The potential for profits on the virtual financial markets hides the fact that a fundamental innovative boost to the real economy is overdue, a new industrial revolution that would provide people with jobs in large numbers. The boom on the financial markets conceals the stagnation of the world economy with falling growth rates. Real value creation is leveraged into something abstract. It is about creating “money from money”, about “letting money work for itself”. The fundamental pattern of these crises is always the same. At some point, investors notice that there is too little real value underlying specific promises of payment. The ground slips away from under the speculators’ feet. The consequences are always similar: capital outflow, credit defaults, bankruptcy, recession, unemployment. So far, no one has stopped the speculation.

Who does the earth belong to?

ilustra caparapariga.resizedMoney that is chased around the planet on the basis of greed, envy and excessiveness, which create the breeding-ground that enables an employee of a small service company with a salary of €750 a month to buy an apartment in Lisbon in 2008 worth €150,000 completely on credit. The bank even lends him €180,000, after they manipulate the value of the apartment upwards. In 2010, after the real estate bubble burst, the employee may still own his apartment but its value had to be “rectified” downwards. In 2015, the same apartment that he bought on credit in 2008, is only worth €80,000. That’s what the market’s like, the credit adviser tells him, shrugging his shoulders. In the meantime, the bank put the apartment up for compulsory auction because the employee, who was now out of work, could no longer pay the instalments on his loan. He now lives in an English-speaking country. The debts of private households, but in particular government debt in the USA, in Europe and especially Portugal have grown astronomically in the meantime.

Capital in the form of receivables and debts is simply moved around. A perfidious cycle comes into being. States get into debt with the banks in order to rescue the banks that are themselves highly indebted. In the course of time, this becomes increasingly expensive because the growing government debt levels mean that the countries’ creditworthiness falls and the interest rates go up. With the states’ aid money, the banks are intended to buy government bonds, in other words loan money to the countries, so that their governments can borrow money more cheaply i.e. at lower interest rates from the banks. An absurd business.

The 5,000 year history of debt*² has shown that there are only four ways of reducing debt: through a “debt haircut”, through economic growth, through inflation and through revolution. A worldwide debt haircut would mean that every creditor standing behind a loan would waive his claim. The consequence would be the global bankruptcy of banks, insurance companies and all other major institutional investors, in principle a crash.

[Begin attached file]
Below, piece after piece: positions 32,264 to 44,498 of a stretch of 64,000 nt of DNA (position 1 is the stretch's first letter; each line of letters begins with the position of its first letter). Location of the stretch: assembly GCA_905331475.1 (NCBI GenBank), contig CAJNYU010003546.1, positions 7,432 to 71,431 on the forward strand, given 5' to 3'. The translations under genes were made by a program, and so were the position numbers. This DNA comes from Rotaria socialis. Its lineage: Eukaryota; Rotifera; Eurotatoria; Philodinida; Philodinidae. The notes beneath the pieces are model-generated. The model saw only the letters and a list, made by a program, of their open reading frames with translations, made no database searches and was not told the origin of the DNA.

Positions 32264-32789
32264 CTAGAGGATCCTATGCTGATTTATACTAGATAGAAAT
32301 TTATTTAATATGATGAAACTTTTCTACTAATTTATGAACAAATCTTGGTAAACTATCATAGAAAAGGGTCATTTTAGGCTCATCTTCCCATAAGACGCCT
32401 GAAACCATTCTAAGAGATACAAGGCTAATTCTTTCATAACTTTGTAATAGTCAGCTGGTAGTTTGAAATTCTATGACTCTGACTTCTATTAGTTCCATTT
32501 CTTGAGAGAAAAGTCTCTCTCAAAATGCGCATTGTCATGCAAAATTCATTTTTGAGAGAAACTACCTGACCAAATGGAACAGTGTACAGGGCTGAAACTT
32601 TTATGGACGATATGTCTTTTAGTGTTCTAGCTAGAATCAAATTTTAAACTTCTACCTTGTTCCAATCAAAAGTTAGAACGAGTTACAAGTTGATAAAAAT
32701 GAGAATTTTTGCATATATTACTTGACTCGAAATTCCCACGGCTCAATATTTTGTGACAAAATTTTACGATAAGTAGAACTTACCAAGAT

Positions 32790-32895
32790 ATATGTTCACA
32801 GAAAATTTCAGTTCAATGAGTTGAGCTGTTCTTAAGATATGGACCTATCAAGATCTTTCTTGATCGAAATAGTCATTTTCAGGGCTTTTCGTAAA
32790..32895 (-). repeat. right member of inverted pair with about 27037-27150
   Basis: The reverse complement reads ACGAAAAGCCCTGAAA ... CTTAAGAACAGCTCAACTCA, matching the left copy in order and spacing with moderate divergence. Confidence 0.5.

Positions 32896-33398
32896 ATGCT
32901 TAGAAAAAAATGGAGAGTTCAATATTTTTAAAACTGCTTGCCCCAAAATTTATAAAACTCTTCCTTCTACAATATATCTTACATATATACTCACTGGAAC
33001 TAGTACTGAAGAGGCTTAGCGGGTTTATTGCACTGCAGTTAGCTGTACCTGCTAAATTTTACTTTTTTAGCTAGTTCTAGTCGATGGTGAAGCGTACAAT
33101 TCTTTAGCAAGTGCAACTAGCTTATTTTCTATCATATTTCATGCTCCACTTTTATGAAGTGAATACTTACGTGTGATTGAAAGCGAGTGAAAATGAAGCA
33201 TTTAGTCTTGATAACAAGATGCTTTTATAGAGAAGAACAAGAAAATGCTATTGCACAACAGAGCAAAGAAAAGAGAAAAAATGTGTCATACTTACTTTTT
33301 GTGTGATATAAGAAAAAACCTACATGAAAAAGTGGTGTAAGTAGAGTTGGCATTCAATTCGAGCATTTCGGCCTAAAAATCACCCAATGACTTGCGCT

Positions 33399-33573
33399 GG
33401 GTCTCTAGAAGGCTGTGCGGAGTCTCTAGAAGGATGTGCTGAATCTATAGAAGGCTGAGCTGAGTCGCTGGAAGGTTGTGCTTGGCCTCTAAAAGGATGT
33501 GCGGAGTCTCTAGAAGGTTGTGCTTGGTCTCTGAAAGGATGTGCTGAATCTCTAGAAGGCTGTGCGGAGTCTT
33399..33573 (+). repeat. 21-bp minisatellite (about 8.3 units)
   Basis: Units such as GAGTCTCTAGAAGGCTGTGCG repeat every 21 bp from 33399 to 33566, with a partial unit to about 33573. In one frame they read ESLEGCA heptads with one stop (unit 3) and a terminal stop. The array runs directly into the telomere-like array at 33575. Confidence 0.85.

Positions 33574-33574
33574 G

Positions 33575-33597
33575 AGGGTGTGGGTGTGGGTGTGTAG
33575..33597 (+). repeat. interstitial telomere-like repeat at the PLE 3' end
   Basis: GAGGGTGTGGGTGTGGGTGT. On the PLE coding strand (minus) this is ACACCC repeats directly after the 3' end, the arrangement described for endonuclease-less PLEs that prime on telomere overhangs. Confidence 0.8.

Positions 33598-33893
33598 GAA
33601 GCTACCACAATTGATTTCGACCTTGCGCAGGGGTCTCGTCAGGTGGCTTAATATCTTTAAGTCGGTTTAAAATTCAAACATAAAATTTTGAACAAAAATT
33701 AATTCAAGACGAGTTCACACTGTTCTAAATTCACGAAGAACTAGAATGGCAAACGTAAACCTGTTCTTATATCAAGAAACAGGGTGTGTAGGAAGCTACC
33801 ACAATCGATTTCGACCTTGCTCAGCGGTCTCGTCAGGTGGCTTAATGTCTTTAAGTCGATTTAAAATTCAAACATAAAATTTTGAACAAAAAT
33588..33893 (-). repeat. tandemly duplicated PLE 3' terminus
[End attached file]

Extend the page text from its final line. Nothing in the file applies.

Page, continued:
Inflation would produce a similar scenario. So there would just be the old recipe: economic growth. The hope of being able to “grow out of debt” because the burden of debt falls in relation to economic performance. David Graeber writes that every coup, every revolution begins with debt, when a society can no longer pay…

Twilight of the gods.

According to Ugo Bardi,* there is every reason to believe that there are simply not enough resources on the earth any more. The rise of the western industrialised nations is based on the exploitation of natural resources that are no longer available to humanity (in the emerging economies too) on the same scale. Added to this are the consequences of climate change and the strain on the environment. The struggle for the raw materials that are still available has already begun. Until today, one of the biggest questions facing humanity in the 21st century, about the path towards a post-fossil society, remains completely unanswered.

Today, experts prefer to argue about the date of Peak Oil and the amount of petroleum extracted, which is falling slowly but surely, than to think about alternatives. The worldwide transport system and globalised trade are based almost exclusively on petroleum or natural gas. One of the few people who do think about this is the Briton Rob Hopkins. The futurologist, environmental activist and founder of the Transition movement sees the solution in a worldwide local network of ecological agriculture that makes the European transatlantic free trade agreement TTIP unnecessary and favours short transport routes.